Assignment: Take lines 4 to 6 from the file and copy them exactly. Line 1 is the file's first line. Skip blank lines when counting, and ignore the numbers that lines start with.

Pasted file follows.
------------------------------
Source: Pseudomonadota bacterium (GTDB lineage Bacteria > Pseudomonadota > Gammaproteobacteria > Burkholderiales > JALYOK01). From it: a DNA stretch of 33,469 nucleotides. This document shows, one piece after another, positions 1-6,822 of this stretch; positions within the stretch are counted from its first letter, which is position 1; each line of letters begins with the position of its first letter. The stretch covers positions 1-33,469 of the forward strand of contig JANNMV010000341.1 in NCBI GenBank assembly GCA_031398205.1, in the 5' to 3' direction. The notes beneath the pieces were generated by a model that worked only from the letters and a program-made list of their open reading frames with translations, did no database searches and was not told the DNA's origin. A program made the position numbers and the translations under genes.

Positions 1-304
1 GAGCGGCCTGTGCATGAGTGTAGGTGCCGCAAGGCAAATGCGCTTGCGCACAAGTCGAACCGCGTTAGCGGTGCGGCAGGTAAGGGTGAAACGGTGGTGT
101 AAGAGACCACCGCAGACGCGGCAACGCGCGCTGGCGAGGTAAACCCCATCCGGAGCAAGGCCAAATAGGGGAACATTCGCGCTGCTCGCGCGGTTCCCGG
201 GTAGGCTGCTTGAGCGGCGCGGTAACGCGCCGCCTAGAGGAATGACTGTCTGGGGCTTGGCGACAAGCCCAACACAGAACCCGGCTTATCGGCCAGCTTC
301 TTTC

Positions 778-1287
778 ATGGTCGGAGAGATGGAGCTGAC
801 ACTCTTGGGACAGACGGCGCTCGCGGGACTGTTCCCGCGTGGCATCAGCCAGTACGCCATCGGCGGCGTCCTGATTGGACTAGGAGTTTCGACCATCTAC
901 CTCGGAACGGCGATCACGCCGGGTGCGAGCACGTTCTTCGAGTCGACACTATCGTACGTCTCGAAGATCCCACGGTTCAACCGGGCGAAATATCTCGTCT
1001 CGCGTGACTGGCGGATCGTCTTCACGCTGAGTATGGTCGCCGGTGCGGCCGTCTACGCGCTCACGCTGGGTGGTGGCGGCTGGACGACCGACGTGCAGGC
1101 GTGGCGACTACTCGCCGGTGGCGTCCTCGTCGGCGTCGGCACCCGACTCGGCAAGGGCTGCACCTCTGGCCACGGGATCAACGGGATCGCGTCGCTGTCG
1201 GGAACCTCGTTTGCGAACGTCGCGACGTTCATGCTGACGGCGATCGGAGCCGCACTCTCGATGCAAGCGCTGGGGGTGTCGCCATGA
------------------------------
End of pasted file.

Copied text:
101 AAGAGACCACCGCAGACGCGGCAACGCGCGCTGGCGAGGTAAACCCCATCCGGAGCAAGGCCAAATAGGGGAACATTCGCGCTGCTCGCGCGGTTCCCGG
201 GTAGGCTGCTTGAGCGGCGCGGTAACGCGCCGCCTAGAGGAATGACTGTCTGGGGCTTGGCGACAAGCCCAACACAGAACCCGGCTTATCGGCCAGCTTC
301 TTTC